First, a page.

In the summer of 1957, Dave Brubeck and Paul Desmond decided to record an album of well-known tunes from Walt Disney's animated films. Though Dave Digs Disney was first issued digitally in 1994, the album for years mysteriously remained on the back burner whenever Columbia producers reached into the vaults to remaster Dave's albums using the latest technology. Now Sony/Legacy has finally reissued the storied Disney album, and it sounds splendid. Best of all, the lemon meringue release includes both mono and stereo versions as well as alternate takes.
Yesterday, I spoke to George Avakian, the album's original producer, about the recording. More with George in a moment.
Dave Digs Disney has been a personal favorite of mine for years. I've long loved its sophisticated bedtime story quality and whimsy. Listening to it always sounds like a visit to a childhood neighborhood as an adult. Having spent hours with Dave on the phone and at his Connecticut home last December, I can tell you that this album is dear to his heart and one of the closest representations of who he is as a sunny, optimistic artist.
According to Sony, Dave Digs Disney is the second most important album in Dave's catalogue after Time Out. The album was recorded over three different dates between June and August 1957—in New York, Los Angeles and again in New York. The original LP was issued only in mono, though stereo tapes were recorded at the time. Typically, mono versions were followed by a stereo release six months later. But back in 1957, at the dawn of the stereo era, there wasn't enough of a market. People simply didn't have the gear in large enough numbers, and Columbia decided to hold off.
So why did Dave bother recording an album of Disney songs anyway? According to George's original liner notes, Dave had called him from Disneyland in California after taking his five children on the rides. Excited by the experience, Dave thought an album of Disney movie songs would be a great idea.
The truth is Dave and alto saxophonist Paul Desmond had been playing a batch of Disney songs since the very early 1950s. Dave loved their lyrical, playful quality, probably from his first-hand experience of taking his kids to the movies before Disneyland opened. After all, The Duke was written in 1954 after dropping off one of his sons at school.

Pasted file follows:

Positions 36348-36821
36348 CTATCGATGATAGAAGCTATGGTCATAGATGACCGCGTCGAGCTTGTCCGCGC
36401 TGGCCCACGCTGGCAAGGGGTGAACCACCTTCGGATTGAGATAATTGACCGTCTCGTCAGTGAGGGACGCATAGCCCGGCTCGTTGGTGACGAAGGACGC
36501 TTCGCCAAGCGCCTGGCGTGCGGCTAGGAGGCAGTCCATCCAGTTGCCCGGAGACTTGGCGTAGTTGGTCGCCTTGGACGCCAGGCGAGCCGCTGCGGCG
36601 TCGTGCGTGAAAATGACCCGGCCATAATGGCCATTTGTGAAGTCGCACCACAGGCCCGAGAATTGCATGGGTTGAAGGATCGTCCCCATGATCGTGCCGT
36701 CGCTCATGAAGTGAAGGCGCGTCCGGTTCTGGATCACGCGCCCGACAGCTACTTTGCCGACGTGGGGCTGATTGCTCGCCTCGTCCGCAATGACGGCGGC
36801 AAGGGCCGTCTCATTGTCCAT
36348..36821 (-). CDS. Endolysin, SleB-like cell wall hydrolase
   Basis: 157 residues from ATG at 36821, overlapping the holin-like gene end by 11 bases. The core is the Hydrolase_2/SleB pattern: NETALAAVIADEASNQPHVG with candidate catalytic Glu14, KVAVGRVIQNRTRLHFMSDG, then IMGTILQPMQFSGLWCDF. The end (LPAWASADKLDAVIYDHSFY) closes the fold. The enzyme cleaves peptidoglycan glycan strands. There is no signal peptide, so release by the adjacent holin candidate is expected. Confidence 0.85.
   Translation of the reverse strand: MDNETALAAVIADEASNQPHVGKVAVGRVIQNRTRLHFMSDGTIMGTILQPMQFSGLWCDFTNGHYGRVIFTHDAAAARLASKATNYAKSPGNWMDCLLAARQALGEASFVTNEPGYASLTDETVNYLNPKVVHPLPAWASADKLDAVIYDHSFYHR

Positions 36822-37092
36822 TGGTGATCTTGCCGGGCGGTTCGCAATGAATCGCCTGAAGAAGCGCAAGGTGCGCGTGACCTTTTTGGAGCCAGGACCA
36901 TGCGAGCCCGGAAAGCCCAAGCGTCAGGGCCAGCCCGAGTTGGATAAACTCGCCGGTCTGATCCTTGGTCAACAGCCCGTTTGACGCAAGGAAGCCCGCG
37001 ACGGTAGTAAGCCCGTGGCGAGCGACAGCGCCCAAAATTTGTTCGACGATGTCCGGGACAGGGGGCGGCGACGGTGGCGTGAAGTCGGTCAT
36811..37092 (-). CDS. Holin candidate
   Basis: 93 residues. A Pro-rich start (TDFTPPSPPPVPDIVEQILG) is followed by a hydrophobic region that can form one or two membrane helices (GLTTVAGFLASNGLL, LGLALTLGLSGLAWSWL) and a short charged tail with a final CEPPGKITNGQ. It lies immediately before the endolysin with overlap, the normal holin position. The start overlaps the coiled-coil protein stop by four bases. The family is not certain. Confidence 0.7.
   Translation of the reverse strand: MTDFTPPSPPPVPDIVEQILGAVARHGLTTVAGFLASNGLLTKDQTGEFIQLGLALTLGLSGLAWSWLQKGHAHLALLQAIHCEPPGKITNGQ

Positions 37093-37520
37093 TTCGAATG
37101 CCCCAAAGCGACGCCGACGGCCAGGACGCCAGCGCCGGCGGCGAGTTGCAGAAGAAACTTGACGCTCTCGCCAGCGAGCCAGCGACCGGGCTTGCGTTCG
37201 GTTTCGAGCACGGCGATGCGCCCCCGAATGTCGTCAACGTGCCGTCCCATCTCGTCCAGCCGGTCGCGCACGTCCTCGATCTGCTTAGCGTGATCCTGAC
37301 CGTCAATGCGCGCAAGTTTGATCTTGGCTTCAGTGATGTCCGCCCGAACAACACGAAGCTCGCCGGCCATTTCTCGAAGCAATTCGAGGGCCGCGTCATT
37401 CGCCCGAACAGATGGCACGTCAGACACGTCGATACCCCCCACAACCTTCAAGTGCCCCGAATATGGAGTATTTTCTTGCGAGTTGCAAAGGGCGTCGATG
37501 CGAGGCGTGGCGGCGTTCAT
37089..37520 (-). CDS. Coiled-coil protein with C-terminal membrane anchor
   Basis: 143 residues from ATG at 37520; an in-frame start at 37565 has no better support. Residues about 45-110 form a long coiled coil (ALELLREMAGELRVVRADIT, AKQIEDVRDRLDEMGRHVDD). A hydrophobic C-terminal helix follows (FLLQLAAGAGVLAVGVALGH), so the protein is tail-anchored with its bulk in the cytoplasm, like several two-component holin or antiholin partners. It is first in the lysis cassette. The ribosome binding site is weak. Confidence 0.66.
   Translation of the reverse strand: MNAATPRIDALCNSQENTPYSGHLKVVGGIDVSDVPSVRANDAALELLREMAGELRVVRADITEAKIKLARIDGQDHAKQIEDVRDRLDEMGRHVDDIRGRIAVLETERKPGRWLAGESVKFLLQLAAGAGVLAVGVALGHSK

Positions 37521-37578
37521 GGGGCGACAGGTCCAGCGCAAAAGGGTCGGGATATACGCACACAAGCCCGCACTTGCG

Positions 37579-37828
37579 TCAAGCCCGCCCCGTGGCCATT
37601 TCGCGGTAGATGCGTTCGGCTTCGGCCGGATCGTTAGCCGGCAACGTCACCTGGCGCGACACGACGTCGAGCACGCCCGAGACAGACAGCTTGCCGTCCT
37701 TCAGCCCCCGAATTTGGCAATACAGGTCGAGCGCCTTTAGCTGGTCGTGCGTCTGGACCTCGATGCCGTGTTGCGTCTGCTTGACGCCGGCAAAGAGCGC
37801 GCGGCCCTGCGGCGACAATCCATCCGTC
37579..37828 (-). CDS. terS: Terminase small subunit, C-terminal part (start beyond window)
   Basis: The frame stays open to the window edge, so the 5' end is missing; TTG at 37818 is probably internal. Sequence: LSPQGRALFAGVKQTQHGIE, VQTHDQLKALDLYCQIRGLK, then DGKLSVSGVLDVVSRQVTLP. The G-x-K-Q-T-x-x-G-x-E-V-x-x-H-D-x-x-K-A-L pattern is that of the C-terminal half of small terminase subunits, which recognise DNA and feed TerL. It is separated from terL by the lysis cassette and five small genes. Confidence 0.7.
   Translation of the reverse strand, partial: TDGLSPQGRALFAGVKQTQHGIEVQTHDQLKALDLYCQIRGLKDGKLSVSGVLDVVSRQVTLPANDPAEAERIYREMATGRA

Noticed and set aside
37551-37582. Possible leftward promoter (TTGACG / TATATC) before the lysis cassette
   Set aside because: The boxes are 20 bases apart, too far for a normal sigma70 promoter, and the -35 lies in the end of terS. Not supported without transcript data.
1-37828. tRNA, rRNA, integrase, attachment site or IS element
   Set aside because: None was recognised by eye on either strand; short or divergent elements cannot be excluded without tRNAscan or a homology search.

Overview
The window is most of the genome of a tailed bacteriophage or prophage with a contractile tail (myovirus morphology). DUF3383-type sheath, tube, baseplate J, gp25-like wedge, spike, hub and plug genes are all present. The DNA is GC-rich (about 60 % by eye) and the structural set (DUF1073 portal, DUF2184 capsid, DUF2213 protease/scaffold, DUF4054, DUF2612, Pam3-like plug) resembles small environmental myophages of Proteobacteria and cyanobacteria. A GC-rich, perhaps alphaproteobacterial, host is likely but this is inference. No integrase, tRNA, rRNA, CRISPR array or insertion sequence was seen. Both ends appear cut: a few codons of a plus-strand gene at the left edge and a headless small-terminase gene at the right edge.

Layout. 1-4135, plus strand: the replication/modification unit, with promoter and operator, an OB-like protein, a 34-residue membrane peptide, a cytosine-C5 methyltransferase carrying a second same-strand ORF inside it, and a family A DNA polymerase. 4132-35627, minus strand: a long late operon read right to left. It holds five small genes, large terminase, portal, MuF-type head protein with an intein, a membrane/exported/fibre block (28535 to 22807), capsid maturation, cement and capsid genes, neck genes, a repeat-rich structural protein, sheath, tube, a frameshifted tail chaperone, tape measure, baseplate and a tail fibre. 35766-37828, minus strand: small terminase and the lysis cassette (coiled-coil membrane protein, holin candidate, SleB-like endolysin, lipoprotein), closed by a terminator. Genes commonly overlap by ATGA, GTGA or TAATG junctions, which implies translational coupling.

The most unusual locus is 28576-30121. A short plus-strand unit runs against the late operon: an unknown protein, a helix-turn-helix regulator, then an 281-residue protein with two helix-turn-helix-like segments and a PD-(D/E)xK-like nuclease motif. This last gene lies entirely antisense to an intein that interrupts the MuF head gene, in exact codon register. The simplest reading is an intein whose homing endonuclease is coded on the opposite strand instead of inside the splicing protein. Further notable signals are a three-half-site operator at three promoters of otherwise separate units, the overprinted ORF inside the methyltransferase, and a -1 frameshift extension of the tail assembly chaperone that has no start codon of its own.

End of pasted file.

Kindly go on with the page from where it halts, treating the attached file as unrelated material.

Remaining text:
Today, a jazz version of a Disney song is hardly a surprise. But back in the '50s, no one in jazz took Disney movies or their soundtracks seriously. Disney represented Squaresville, a largely white Utopian world in which bad moods, misfortune and unconventional lifestyles simply didn't exist. Even the term "Mickey Mouse" was musicians' code for rinky-dink, not the real deal, and lightweight.
The Dave Brubeck Quartet was the first modern jazz group to treat Disney songs seriously. This, of course, excludes the swing-era big bands that recorded quirky, "Mickey Mouse" adaptations. For instance, Dave's group first recorded Alice in Wonderland and Give a Little Whistle in 1952 for Fantasy. In each case, the rendition was a robust, adventurous interpretation rather than a sticky embrace. Bill Evans and Miles Davis followed, and soon even John Coltrane was getting into the act with My Favorite Things and Chim Chim Cher-ee.
Here's what George Avakian told me yesterday:
"The Disney theme was Dave's idea, and I was amazed when he called and told me what he wanted to do. I think I said, 'Jesus, what a goofy idea.' But anything Dave wanted short of tearing down the building was fine with me. He was taken with the tunes, and the quintet had been playing them on the road quite a bit. As you know, Dave and Paul had a quirky sense of humor.
"I was little more than a traffic cop on those sessions. It was one of the easiest dates I ever produced. When the record came out, there were a few who said, 'What is Dave doing recording Disney?' The inference was that the album's theme was somehow trite or child-like, and not nearly as serious as Dave’s earlier efforts. None of which was the case then—or now. Dave was ahead of his time tapping into the Disney songbook. Look at how many artists have done the same since."
The new reissue taps into your inner child, is relentlessly upbeat and offers some terrific improvising by Dave and Desmond.